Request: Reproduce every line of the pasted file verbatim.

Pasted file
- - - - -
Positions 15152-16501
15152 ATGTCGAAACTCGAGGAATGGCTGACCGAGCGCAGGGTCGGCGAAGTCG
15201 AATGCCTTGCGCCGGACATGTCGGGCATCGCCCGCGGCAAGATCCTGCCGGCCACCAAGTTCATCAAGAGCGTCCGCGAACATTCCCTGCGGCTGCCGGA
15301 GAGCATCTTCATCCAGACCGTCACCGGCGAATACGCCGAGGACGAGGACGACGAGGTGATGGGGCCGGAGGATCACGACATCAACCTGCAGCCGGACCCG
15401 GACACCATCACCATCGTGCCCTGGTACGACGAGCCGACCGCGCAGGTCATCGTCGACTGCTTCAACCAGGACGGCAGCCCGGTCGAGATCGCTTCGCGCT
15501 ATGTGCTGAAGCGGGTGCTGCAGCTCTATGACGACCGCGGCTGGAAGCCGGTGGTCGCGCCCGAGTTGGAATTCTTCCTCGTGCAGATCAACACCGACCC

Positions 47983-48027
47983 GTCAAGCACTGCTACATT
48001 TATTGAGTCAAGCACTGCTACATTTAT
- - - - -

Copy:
Positions 15152-16501
15152 ATGTCGAAACTCGAGGAATGGCTGACCGAGCGCAGGGTCGGCGAAGTCG
15201 AATGCCTTGCGCCGGACATGTCGGGCATCGCCCGCGGCAAGATCCTGCCGGCCACCAAGTTCATCAAGAGCGTCCGCGAACATTCCCTGCGGCTGCCGGA
15301 GAGCATCTTCATCCAGACCGTCACCGGCGAATACGCCGAGGACGAGGACGACGAGGTGATGGGGCCGGAGGATCACGACATCAACCTGCAGCCGGACCCG
15401 GACACCATCACCATCGTGCCCTGGTACGACGAGCCGACCGCGCAGGTCATCGTCGACTGCTTCAACCAGGACGGCAGCCCGGTCGAGATCGCTTCGCGCT
15501 ATGTGCTGAAGCGGGTGCTGCAGCTCTATGACGACCGCGGCTGGAAGCCGGTGGTCGCGCCCGAGTTGGAATTCTTCCTCGTGCAGATCAACACCGACCC

Positions 47983-48027
47983 GTCAAGCACTGCTACATT
48001 TATTGAGTCAAGCACTGCTACATTTAT